If there’s one thing the film industry knows how to do, it’s put on a good show. Yesterday, thousands of supporters surrounded Province House, while film industry types, from local celebs to costume designers took the stage to talk about the shrunken tax credit. In a matter of days, Screen Nova Scotia put together a pretty fancy-looking event, with a stage on Granville Street flanked by two giant screens, a live stream, and even porta potties. Between media coverage, smart phones and independent filmmakers capturing every second of the rally, the production value of the event was definitely worth a shitload of money.
The rally, which officially began at noon, was well underway by 11:30am with drums beating and supporters marching the square block around the legislature. Jonathan Torrens emceed the event and kept the well-controlled ruckus going all day long.
Mike Smith, Robb Wells and Patrick Roach from the Trailer Park Boys were some of the first to take the stage. They were emphatic about the importance of the tax credit and how the production of the show supports local businesses.
“I can’t even wager how much was spent at the bars,” said Smith.
Zealous signage and pops of bright yellow brightened up the already sunny day with ACTRA flags, crew shirts, balloons and babies with yellow headbands. Bubbles were floating through the air, and the smell of fresh popcorn wafted over Granville Street as thousands, young and old and costumed, attended the event. As advertised, it was a family friendly affair, with kids being pulled from school to support the industry, and students pressing pause on exam study to come out in droves wielding paper mâché bleeding hearts with quippy jabs at Premier McNeil.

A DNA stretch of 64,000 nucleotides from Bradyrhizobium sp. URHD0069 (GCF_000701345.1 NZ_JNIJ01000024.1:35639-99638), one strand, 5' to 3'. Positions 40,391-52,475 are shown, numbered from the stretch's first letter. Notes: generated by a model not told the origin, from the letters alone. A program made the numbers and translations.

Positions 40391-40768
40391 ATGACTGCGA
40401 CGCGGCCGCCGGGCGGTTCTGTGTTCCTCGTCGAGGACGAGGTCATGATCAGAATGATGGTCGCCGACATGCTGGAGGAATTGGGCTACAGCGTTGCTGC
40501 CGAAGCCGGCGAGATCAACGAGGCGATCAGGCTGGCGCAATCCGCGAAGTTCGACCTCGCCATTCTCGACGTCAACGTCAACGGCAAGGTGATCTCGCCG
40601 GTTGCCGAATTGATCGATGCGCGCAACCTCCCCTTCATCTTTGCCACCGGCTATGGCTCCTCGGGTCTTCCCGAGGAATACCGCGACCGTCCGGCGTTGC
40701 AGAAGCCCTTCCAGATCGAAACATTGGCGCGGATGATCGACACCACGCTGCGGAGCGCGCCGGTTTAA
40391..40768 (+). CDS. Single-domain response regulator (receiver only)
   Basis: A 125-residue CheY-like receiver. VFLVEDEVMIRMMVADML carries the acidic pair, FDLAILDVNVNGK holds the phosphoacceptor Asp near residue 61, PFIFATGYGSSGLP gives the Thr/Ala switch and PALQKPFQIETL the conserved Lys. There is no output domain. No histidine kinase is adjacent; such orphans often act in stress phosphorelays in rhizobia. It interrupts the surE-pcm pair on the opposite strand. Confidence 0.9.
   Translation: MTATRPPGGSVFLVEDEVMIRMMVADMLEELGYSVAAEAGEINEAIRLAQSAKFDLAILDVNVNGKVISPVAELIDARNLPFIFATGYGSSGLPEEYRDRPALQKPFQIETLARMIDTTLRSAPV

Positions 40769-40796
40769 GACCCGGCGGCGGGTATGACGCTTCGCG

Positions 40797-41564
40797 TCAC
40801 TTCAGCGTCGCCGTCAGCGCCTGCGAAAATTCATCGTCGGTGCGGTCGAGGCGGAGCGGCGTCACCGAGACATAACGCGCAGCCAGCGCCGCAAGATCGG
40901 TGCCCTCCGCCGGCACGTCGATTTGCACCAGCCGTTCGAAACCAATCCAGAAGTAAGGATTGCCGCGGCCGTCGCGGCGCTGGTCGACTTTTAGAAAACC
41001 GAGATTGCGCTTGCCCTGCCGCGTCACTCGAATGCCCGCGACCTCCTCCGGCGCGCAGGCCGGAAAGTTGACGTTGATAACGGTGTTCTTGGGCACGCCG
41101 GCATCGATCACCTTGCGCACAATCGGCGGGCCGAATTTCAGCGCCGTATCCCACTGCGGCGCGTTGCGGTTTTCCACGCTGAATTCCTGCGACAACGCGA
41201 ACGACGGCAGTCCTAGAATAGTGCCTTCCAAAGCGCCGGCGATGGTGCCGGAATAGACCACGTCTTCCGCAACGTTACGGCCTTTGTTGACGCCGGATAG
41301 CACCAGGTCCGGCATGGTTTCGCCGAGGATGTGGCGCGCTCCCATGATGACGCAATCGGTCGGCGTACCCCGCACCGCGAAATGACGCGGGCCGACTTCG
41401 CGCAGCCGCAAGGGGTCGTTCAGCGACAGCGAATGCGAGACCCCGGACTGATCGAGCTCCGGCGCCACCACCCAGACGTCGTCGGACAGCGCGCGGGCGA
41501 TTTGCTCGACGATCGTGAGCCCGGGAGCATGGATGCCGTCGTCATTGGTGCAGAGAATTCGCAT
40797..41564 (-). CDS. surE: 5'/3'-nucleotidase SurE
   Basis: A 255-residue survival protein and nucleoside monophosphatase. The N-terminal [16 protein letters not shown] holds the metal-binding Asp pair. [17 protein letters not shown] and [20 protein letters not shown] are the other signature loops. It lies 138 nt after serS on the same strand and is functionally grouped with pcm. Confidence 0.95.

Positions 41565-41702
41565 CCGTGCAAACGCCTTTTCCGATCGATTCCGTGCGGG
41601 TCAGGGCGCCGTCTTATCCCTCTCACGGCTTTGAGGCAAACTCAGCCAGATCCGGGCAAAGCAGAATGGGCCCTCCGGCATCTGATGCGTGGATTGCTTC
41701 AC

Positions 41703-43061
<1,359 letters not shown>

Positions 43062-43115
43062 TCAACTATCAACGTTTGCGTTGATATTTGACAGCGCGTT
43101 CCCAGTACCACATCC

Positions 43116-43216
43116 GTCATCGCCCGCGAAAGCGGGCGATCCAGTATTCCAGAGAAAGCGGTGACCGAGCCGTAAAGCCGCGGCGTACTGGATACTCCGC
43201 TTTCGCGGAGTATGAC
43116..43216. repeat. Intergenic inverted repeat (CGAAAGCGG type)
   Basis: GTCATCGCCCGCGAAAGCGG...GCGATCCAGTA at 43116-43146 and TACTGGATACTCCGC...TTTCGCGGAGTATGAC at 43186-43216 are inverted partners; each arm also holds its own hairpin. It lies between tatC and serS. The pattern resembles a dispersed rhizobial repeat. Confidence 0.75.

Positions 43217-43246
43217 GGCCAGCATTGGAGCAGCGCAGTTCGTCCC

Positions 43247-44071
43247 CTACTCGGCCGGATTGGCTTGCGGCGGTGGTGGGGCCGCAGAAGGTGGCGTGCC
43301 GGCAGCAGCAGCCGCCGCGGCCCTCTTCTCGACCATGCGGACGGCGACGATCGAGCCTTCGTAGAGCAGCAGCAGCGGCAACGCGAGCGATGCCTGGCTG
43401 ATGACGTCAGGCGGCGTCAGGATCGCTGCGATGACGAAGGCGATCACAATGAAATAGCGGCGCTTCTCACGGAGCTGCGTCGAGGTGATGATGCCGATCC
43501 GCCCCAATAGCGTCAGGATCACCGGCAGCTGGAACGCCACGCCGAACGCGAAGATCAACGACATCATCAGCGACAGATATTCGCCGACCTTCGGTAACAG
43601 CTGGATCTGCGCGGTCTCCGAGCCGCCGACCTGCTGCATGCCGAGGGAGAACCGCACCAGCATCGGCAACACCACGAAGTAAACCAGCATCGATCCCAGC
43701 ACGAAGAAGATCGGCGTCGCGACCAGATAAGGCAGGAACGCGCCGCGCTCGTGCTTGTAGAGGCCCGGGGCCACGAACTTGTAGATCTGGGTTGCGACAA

Janel Heighton, a 3D modeler at DHX Media, said 90 percent of her office was out in support; most of them walked over together in solidarity. Heighton left Dalhousie after two years of architecture school to pursue a career in film because she believed it to be a more solid industry in the province. She says rallying isn’t about being angry, but sending a message that is “less of a dark and grim one and ‘please come and talk to us’ message.”
She wasn’t alone in the sentiment. Mark Austin, who worked on the Ivany report, took the stage emphasizing the industry’s willingness to work with the government to fix the credit. Austin says even though the credit is still there, “It’s still there the way a balloon is there after it’s popped; it’s lifeless and empty because of one prick.”
The noise was deafening at quitting time for the people inside Province House as supporters crowded the sidewalks of Hollis Street. With trumpets blaring and drums setting the beat for the chants, it was pretty clear the film industry has a lot more fight in them, even after six hours of impassioned demonstration.
As Jay Dahl, Screen Nova Scotia board member said during his moments on stage; “They’re expecting us to move, and guys I’m not going anywhere…We’re not going anywhere.”